3. Give Your Pet Dental-Friendly Treats

What pet doesn't love getting a treat? If you are like most pet parents, you probably give your pets treats each day. Keep up their new dental health routine by providing them with dental-friendly treats. You can find them at most pet supply stores.

Dental-friendly treats won't promote cavities or other dental issues in your pet, they are usually formulated to scrub off any beginning traces of plaque and/or tartar, and most of them have the added benefit of freshening your pet's breath. They will love getting the treat, and you will be keeping their teeth healthy in between brushings and professional cleanings. It's a win-win for everyone.

4. Make Sure Your Pet Has Plenty of Water Available to Drink at All Times

Not only is having fresh, clean water always available to your pet important for their overall health, it is also important for their dental health. When they have clean water to drink whenever they want it, they are able to rinse out their mouths, cleaning away debris from meals that may lead to cavities and/or other dental issues later. It keeps their teeth clean between your regularly scheduled brushings.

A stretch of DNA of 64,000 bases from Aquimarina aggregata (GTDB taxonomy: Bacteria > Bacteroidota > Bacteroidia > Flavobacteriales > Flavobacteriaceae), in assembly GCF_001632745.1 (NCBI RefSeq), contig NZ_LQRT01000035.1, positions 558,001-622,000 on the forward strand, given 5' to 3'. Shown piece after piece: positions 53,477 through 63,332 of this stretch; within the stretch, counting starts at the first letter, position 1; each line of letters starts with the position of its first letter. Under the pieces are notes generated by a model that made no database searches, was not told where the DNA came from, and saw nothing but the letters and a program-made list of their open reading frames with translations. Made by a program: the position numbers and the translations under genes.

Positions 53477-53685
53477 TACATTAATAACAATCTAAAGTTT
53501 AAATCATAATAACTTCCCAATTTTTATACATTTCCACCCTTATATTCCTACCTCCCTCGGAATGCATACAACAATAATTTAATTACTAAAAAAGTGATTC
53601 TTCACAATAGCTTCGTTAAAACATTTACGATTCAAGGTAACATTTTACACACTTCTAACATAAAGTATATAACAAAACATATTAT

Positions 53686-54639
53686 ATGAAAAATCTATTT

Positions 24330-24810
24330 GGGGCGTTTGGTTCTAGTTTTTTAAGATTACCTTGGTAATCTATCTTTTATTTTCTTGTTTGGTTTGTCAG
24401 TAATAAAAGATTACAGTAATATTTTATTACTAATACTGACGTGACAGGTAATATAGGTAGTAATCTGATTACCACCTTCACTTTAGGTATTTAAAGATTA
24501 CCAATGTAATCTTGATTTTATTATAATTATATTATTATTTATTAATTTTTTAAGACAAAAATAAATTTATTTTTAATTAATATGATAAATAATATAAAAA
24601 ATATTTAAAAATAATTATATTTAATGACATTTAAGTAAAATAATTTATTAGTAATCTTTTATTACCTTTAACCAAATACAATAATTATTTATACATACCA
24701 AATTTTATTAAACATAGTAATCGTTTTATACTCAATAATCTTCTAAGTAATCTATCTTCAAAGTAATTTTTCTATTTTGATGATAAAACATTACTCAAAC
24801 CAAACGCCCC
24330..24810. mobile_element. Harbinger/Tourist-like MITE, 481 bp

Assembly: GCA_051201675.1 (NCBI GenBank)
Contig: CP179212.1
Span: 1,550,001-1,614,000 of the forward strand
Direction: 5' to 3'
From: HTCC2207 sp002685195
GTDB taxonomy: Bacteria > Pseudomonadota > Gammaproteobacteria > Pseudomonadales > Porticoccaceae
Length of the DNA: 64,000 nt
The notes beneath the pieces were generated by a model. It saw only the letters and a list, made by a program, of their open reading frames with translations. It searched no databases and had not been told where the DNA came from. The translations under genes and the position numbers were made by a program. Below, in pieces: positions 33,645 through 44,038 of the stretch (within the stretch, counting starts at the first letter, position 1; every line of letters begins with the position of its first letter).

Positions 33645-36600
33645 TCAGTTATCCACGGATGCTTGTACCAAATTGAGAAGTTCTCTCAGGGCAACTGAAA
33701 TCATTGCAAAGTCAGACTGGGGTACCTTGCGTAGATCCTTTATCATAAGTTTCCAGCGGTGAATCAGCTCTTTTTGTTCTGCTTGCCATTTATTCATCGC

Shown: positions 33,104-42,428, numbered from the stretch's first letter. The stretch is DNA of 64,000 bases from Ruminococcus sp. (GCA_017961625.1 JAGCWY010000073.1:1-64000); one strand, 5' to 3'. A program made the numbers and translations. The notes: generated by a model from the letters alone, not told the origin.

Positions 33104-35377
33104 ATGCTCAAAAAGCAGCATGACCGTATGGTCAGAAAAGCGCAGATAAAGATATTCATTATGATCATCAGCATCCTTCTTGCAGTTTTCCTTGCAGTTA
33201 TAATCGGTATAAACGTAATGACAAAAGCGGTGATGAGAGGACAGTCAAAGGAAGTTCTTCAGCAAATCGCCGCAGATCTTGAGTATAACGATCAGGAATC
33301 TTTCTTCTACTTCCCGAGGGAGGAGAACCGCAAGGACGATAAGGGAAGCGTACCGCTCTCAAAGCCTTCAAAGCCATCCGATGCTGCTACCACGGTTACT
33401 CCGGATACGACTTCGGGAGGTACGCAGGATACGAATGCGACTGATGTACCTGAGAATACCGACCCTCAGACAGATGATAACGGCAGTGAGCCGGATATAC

If you follow these steps, your pet's teeth will be in good shape. And, if you are looking for a high quality, tasty toothpaste for pets, you can't go wrong with Petsmile pet toothpaste.


Sep 20, 2018 • Posted by Petsmile

Hi Danielle,

Great question! Any treat that’s approved the VOHC is a great place to start. But make sure you’re signup on our newsletter email list for new product announcements from us.


Sep 20, 2018 • Posted by Danielle

I already use your pet smile toothpaste but i wanted to know what dental friendly treats you recommend.